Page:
The aim of this research was to observe whether there were any direct associations between the frequency of breakfast and snack consumption and fruit and vegetable intake among 11-, 13- and 15-year-old Tuscan adolescents. Association was confirmed between irregular breakfast habits and low frequency of fruit and vegetable consumption, and between irregular snack consumption and low frequency of fruit intake. No association was found between irregular snack consumption and low frequency of vegetable consumption.
In the analyses stratified by gender, the relation between irregular breakfast habits and fruit and vegetable consumption emerged only for the female respondents, and they appeared to be statistically consistent.
Different trends appeared when the sample was stratified by age and sex. Overall, irregular breakfast habits represented a lower risk factor for low frequency of fruit and vegetable consumption among younger girls compared with their older counterparts. An opposite pattern emerged when we considered irregular snack consumption among girls. It is important to note that the age trend changed between boys and girls and depended on whether it was fruit or vegetable intake that was considered. The association between fruit and vegetable consumption and meal frequency among teenagers is supported by other research in the field [15–19], even though the methods and instruments used to measure meal frequency and fruit and vegetable intake were different. The modifying effect of sex has not been examined in depth by any study so far.
Melnik et al.  carried out a study which showed how American children who missed meals had a lower fruit and vegetable intake, across all age groups that were considered. However, in contrast, the current study on fruit and vegetable intake and irregular eating habits has yielded several different findings for different age groups. There are many reasons for this difference in findings between the two studies. First, the analysis by Melnik et al. collected data by using a combined scale of fruit and vegetable consumption. Second, the age groups were younger than those considered in the present study. Third, their study did not stratify the analysis by gender.
There is only one similar study that has considered the modifying effects of age and gender . In that study, contrary to the results reported in the present study, it emerged that skipping breakfast, particularly among girls, represented a less serious risk of lower fruit and vegetable intake in younger school children. A possible explanation for this divergence in results could be that younger children have more opportunities to consume fruits and vegetables even if they skip meals, as parents have more control over their diet. Older children, on the other hand, are more independent and their family’s influence on their eating habits is less [42, 43].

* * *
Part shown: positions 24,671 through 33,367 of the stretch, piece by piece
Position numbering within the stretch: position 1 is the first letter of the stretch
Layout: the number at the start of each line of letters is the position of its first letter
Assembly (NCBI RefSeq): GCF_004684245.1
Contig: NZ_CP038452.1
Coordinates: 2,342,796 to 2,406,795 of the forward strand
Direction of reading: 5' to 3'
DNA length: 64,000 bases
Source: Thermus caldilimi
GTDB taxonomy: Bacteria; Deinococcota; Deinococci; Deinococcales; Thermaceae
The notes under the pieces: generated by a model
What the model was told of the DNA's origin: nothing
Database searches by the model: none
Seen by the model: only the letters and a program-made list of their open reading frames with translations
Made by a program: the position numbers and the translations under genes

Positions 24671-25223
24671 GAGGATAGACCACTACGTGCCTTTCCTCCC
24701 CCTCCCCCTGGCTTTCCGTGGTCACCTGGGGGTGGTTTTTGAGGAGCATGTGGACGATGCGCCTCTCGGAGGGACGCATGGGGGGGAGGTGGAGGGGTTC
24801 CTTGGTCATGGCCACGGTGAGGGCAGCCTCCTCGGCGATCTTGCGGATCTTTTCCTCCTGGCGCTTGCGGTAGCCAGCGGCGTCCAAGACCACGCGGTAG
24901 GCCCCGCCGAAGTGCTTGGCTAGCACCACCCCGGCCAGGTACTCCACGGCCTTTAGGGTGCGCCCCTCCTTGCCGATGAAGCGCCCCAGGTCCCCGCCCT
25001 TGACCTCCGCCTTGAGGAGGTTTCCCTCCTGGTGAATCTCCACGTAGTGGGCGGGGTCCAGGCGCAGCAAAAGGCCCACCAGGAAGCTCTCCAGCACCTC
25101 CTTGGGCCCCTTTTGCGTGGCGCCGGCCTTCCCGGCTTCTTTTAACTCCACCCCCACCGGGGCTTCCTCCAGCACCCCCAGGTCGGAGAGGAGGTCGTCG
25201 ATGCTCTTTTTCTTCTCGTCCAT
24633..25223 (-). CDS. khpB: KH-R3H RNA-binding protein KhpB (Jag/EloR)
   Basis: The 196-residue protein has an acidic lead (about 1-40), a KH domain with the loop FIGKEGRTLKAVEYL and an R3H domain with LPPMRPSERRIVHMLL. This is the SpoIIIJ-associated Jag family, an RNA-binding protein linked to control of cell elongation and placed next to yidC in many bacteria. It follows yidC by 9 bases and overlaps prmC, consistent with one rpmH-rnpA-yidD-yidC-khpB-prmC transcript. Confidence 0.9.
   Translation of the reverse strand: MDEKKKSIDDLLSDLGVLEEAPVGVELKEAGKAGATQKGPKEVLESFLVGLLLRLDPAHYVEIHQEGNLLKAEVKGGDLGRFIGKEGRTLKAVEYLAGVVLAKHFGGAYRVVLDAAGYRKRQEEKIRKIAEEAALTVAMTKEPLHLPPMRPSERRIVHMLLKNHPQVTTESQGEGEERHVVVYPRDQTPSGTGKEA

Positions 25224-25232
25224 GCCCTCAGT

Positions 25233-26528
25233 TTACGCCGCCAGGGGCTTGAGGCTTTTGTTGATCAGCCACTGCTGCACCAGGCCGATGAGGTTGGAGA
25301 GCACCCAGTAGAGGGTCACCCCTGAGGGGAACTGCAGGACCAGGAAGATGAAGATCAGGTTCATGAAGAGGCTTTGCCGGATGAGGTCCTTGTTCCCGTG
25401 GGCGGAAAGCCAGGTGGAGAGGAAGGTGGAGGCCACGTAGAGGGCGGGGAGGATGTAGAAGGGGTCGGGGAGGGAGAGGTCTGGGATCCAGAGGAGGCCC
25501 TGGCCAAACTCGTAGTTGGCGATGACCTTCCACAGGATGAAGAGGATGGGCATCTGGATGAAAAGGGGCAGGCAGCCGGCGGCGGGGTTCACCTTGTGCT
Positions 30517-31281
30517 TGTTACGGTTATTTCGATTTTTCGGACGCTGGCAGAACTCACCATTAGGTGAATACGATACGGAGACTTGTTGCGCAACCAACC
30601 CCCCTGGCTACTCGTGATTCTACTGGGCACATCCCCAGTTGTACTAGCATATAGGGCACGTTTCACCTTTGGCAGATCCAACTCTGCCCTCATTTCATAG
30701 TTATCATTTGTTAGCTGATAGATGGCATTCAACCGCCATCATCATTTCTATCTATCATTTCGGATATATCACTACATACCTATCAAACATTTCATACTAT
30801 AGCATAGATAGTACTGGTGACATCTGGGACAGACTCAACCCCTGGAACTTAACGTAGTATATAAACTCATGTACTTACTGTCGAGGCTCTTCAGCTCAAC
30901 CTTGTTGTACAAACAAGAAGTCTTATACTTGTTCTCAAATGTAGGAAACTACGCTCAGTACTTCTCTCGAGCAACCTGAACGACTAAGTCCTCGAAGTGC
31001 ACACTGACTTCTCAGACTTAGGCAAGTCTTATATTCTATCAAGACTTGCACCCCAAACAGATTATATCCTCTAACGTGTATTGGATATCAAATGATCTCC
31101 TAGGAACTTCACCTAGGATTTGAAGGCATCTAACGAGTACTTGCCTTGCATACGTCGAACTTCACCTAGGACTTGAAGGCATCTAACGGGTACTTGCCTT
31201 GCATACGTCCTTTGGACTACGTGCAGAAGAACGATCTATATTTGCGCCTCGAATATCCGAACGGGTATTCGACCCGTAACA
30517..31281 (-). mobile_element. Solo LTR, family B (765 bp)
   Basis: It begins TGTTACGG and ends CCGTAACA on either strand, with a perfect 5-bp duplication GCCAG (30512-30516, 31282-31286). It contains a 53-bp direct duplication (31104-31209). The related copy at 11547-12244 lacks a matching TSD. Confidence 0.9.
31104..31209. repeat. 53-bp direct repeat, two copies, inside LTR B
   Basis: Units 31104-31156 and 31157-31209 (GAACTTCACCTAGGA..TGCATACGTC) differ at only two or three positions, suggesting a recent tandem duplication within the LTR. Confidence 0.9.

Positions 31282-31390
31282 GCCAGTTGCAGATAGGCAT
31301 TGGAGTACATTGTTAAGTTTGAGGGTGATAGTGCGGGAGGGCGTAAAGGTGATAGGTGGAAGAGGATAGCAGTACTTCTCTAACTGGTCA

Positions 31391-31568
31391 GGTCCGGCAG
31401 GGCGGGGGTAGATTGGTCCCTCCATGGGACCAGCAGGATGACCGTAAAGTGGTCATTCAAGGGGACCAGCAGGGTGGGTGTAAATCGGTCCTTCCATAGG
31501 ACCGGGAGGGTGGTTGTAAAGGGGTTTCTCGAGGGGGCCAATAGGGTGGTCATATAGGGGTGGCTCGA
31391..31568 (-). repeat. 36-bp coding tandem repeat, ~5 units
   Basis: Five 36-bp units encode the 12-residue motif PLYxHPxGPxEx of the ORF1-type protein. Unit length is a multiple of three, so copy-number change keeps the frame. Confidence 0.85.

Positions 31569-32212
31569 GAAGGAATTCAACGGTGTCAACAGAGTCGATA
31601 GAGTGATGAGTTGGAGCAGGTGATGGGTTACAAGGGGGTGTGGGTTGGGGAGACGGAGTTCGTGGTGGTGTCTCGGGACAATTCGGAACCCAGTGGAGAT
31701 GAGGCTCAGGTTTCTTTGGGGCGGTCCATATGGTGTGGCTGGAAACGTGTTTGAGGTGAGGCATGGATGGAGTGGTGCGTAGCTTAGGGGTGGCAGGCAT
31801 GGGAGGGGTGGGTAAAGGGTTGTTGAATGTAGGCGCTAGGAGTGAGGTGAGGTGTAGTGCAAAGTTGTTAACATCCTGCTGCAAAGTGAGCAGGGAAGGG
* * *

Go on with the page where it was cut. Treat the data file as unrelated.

Breakfast seems to be a determinant of vegetable intake. A strong association between irregular breakfast and low frequency of vegetable consumption was found for 15-year-old girls. This could indicate, more generally, that skipping breakfast is an indicator of unhealthy eating habits in this population. This explanation would be in consonance with other studies, which have shown that irregular breakfast habits are associated with poor nutrition [15, 18, 37]. The results of this study did not permit generalizations for irregular snack intake because the pattern consistently varied between gender, age groups and fruit and vegetable intake.
Strengths and limitations
The representativeness of the sample studied and the implementation of tested and validated methods and tools as documented in various studies  represent a strength of the present study.
As shown in literature, the validity of self-reported dietary assessment procedures among teenagers yields diverging results . FFQ is recognized as a valid tool for ranking teenagers based on their habitual food and beverage consumption [29, 44, 45].
A HBSC study from 2004/05 validated the question on breakfast frequency. It showed a reasonable accordance with food habits reported in diaries (kappa statistics 0.47) .
A further limitation of the study may be associated with the fact that only weekdays were considered for measuring frequency. We considered only weekdays because eating routines might be different during weekends. Studies have shown that generally people consume more caloric foods and generally larger portions during the weekend [47–49]. The family’s overall nutritional and meal consumption attitude could represent an underlying unmeasured confounding factor. A positive connection between family attitude towards meal consumption and children’s consumption of fruit, vegetables and breakfast has been reported in other studies [33, 34, 42]. The association between meals consumed within the family and fruit and vegetable intake may indicate an overall positive family (home) food environment where the availability of fruits and vegetables is higher and healthy meal habits are being supported [43, 49].